Will China’s Renminbi ring the alarm bell?

July 3, 2018 10:14 AM

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The slight gains in U.S. equities on Monday failed to influence Asian investors as trade fears and the Renminbi’s slide continued to drive risk aversion. This sharp depreciation in the Chinese currency is worrying investors. In August 2015, the U.S. dollar/Canadian dollar (USD/CNY) currency pair appreciated from 6.21 to 6.44, a two-day gain of 3.85%.

As a result, global stock markets sold off sharply as investors feared the beginning of a currency war. With trade tensions increasing day by day, Beijing might be playing this game as a tool in its trade war with the United States. However, such a strategy will be a double-edged sword as it might also lead to a flight of capital which the PBoC is well aware of. 

Although the Chinese currency depreciated 3.23% in June, it didn’t sound quite so alarming, given that the Dollar appreciated against most major currencies in May and June. Going forward it’s going to be about the pace and magnitude of the currency moves that will drive equity markets. The Chinese yuan/U.S. dollar (CNY/USD) pair traded at 6.70 at the time of writing and will keep a close eye on 6.96, the lowest level reached in January 2017.

Caution is warranted at this current stage, as the ongoing trade dispute moves from announcements to implementations. Canada confirmed over the weekend that it had imposed tariffs on U.S. exports worth 16.6 billion CAD. The United States is set to impose a 25% tariff on up to $34 billion of Chinese products on Friday. Meanwhile, there are reports that the European Commission will impose tariffs on nearly $300 billion on U.S. products if President Trump targets the European auto industry. This sounds like a serious trade war!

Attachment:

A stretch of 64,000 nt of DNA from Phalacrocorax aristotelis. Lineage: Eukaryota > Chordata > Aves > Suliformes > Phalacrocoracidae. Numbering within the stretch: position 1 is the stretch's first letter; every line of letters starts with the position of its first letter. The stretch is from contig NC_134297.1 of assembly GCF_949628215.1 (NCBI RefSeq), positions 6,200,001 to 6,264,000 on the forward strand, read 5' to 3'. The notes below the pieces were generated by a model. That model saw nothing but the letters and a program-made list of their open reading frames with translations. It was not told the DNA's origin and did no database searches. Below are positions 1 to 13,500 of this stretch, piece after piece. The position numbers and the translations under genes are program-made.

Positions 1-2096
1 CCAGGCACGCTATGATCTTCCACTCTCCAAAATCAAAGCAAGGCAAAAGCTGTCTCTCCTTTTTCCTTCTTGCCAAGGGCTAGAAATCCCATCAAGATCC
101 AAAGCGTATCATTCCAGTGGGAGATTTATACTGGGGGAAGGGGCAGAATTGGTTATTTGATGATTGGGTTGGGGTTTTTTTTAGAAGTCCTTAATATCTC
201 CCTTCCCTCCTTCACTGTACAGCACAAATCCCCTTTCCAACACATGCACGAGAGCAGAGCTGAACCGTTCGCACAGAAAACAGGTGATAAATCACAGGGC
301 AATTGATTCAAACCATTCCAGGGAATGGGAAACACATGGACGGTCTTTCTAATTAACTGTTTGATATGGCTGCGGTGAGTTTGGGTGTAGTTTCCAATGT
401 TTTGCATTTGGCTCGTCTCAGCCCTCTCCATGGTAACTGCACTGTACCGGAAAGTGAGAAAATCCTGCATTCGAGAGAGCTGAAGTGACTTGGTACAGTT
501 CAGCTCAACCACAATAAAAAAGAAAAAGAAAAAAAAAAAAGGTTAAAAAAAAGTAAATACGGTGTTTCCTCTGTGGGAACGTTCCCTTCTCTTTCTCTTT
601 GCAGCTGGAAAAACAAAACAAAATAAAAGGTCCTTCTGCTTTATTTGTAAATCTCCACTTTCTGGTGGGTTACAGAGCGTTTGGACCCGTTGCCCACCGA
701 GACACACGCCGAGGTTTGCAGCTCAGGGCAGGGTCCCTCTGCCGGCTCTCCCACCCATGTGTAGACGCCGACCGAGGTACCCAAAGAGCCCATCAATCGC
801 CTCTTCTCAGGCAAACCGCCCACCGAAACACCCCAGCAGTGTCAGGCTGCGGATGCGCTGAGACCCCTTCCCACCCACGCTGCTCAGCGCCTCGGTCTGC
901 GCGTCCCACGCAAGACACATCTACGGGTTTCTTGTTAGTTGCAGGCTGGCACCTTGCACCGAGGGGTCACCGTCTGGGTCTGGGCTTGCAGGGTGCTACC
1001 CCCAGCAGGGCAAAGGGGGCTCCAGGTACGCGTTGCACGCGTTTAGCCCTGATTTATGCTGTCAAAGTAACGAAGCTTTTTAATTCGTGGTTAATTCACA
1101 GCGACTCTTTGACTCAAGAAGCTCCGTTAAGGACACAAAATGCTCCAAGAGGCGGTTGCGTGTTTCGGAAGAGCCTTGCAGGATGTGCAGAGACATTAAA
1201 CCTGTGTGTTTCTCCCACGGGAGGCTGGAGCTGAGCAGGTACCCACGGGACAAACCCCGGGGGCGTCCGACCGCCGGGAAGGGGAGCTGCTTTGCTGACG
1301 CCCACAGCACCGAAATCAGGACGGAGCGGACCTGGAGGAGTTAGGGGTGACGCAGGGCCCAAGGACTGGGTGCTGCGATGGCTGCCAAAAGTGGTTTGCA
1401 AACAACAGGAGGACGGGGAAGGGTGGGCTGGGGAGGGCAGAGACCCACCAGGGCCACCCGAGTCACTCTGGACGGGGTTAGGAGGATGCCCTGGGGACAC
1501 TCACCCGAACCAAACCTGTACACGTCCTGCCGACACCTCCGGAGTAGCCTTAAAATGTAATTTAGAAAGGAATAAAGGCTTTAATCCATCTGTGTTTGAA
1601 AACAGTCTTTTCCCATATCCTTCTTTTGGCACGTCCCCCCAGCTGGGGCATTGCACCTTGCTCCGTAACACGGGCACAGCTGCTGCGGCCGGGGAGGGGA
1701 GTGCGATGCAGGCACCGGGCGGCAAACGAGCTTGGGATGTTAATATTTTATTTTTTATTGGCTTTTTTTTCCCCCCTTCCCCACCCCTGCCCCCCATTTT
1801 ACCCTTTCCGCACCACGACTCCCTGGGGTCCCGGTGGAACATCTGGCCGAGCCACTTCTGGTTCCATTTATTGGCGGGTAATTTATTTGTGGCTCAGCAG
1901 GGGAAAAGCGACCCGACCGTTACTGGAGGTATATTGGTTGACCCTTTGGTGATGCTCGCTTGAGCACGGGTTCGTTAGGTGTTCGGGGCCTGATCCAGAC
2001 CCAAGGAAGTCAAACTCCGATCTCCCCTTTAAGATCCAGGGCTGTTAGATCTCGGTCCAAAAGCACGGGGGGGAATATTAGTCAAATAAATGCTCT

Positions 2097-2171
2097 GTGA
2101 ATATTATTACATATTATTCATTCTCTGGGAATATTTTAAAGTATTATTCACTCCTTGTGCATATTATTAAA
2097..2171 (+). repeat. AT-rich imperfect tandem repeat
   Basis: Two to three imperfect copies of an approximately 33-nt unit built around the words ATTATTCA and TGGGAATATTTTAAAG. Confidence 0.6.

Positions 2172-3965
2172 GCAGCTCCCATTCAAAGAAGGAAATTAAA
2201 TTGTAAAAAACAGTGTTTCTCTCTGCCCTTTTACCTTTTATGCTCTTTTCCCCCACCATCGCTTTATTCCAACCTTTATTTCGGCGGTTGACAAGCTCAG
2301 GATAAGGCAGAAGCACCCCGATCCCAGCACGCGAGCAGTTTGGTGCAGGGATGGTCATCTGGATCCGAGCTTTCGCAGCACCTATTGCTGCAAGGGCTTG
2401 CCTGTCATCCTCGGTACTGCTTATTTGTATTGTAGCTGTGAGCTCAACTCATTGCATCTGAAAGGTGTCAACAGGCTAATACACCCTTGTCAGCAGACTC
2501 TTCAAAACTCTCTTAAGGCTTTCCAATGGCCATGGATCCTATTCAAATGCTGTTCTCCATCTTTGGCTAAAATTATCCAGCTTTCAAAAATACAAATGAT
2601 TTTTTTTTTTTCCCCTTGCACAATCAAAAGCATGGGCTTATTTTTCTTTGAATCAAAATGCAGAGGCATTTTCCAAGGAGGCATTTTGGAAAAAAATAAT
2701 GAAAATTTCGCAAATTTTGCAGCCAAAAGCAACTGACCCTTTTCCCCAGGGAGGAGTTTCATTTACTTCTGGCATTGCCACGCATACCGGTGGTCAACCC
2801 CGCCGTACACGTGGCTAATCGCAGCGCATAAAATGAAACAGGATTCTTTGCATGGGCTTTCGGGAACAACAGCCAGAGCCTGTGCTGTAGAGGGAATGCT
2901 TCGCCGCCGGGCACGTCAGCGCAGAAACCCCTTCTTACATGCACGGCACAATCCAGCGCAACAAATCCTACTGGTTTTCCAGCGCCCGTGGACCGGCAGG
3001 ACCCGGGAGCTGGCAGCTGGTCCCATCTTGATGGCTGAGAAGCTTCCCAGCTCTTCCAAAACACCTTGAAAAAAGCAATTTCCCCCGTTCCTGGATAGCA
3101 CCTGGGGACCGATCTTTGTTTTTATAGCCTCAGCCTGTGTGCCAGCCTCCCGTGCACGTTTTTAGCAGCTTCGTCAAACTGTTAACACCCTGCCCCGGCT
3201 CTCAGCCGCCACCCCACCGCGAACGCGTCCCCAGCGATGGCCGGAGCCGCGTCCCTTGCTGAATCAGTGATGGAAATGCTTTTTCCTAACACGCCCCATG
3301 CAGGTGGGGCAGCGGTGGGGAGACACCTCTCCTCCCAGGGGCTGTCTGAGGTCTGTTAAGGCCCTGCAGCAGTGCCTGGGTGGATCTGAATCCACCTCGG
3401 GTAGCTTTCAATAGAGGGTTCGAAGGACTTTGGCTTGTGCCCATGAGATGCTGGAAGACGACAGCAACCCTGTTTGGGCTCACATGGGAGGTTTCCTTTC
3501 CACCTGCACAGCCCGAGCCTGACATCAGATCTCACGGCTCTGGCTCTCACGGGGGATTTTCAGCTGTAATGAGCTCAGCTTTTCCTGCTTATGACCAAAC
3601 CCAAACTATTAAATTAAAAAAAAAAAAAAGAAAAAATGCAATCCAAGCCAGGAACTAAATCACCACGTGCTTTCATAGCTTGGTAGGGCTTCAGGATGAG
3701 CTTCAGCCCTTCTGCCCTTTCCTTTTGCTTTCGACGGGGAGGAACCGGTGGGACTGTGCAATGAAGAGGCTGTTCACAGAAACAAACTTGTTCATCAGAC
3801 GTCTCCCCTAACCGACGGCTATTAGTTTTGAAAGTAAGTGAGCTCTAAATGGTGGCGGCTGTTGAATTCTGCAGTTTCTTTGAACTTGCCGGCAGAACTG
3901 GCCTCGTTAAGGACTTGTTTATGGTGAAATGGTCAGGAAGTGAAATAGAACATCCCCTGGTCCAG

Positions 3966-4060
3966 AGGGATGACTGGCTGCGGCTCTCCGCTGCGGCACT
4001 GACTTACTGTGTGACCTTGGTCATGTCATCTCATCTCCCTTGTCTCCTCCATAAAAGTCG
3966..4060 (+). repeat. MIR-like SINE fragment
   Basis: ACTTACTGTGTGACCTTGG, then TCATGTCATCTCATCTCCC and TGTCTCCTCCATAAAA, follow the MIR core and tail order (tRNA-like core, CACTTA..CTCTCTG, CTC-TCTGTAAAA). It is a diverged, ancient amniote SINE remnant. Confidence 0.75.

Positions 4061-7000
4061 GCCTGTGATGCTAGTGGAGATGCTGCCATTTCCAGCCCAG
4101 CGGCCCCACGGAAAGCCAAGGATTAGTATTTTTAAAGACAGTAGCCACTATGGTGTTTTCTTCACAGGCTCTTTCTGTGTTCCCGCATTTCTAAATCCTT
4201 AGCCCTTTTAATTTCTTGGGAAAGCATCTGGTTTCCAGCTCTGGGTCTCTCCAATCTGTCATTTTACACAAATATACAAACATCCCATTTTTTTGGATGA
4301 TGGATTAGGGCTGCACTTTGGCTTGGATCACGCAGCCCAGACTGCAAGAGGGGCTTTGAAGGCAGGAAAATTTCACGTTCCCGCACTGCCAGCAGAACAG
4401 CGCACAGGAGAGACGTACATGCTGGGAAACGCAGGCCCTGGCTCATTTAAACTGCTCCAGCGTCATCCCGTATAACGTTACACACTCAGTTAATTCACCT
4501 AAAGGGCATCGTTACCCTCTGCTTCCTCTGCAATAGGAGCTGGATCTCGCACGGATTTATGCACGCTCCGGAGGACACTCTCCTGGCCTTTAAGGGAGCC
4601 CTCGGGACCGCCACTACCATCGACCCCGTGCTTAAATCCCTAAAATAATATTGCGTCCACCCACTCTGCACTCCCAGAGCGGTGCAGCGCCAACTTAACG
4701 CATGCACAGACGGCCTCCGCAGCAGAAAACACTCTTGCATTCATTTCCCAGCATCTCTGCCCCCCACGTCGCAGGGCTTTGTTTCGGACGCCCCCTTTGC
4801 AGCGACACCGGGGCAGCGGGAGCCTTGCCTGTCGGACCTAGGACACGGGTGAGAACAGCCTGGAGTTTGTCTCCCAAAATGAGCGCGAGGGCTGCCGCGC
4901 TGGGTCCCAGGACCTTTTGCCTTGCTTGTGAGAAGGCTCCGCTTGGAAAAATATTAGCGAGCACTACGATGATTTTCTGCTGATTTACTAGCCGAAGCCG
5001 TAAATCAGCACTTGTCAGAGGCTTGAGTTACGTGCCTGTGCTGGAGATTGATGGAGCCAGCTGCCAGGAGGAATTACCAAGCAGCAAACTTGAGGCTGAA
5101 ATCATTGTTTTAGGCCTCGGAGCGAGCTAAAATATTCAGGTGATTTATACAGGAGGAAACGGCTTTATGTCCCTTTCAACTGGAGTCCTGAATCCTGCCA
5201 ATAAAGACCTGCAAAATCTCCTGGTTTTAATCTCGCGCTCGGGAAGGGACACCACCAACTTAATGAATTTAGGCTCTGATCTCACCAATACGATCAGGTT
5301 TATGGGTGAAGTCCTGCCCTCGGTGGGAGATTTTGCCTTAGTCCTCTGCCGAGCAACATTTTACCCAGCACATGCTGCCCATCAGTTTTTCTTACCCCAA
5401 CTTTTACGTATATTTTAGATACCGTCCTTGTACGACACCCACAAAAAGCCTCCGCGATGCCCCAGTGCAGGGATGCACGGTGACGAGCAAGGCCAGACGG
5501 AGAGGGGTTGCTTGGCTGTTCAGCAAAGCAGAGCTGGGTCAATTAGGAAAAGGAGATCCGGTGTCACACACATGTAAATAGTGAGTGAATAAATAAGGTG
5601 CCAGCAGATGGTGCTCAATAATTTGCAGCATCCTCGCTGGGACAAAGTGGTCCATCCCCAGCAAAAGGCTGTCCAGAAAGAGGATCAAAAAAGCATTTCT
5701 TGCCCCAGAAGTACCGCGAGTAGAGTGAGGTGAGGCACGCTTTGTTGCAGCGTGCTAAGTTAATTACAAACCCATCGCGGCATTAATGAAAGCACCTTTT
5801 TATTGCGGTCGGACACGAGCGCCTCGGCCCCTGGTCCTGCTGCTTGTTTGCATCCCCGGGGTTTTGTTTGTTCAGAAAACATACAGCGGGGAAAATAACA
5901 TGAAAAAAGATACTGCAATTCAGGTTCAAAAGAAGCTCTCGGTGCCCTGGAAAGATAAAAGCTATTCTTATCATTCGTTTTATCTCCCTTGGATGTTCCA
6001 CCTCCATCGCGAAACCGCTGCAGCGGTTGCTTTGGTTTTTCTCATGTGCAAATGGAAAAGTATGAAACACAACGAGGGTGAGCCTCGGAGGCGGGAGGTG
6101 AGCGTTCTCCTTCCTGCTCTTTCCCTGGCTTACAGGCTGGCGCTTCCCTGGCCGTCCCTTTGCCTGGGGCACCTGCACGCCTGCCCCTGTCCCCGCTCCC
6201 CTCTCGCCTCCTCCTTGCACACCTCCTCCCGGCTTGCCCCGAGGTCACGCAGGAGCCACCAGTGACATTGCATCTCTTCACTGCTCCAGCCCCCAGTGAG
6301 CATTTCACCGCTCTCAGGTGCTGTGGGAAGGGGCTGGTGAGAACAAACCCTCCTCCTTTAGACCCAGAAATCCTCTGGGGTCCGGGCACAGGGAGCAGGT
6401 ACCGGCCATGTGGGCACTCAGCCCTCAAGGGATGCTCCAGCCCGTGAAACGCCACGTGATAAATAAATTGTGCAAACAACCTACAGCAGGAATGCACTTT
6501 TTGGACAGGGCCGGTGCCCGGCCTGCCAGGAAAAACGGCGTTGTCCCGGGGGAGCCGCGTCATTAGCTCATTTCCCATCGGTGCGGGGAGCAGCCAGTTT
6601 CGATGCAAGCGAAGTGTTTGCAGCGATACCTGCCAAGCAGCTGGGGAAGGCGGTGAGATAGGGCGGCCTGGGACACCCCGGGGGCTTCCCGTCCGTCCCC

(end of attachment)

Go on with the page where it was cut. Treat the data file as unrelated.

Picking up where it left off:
Major currency markets were steady early Tuesday with the Euro, Pound, and Yen trading in narrow ranges against the dollar. The economic calendar doesn’t hold tier one data today, but it’s worth watching the Eurozone retail sales figures after consumer confidence dipped to its lowest level since last October and crude oil prices are making another attempt to reach $80 per barrel.

Oil bulls seem to have returned after Libya suspended Oil exports from two key ports. If Libya’s Oil doesn’t return fast to the market it will be an important test to OPEC’s spare capacity, especially given that output from Venezuela and Iran is expected to fall significantly in the next couple of months. 

About the Author

Hussein Sayed is chief market strategist at FXTM.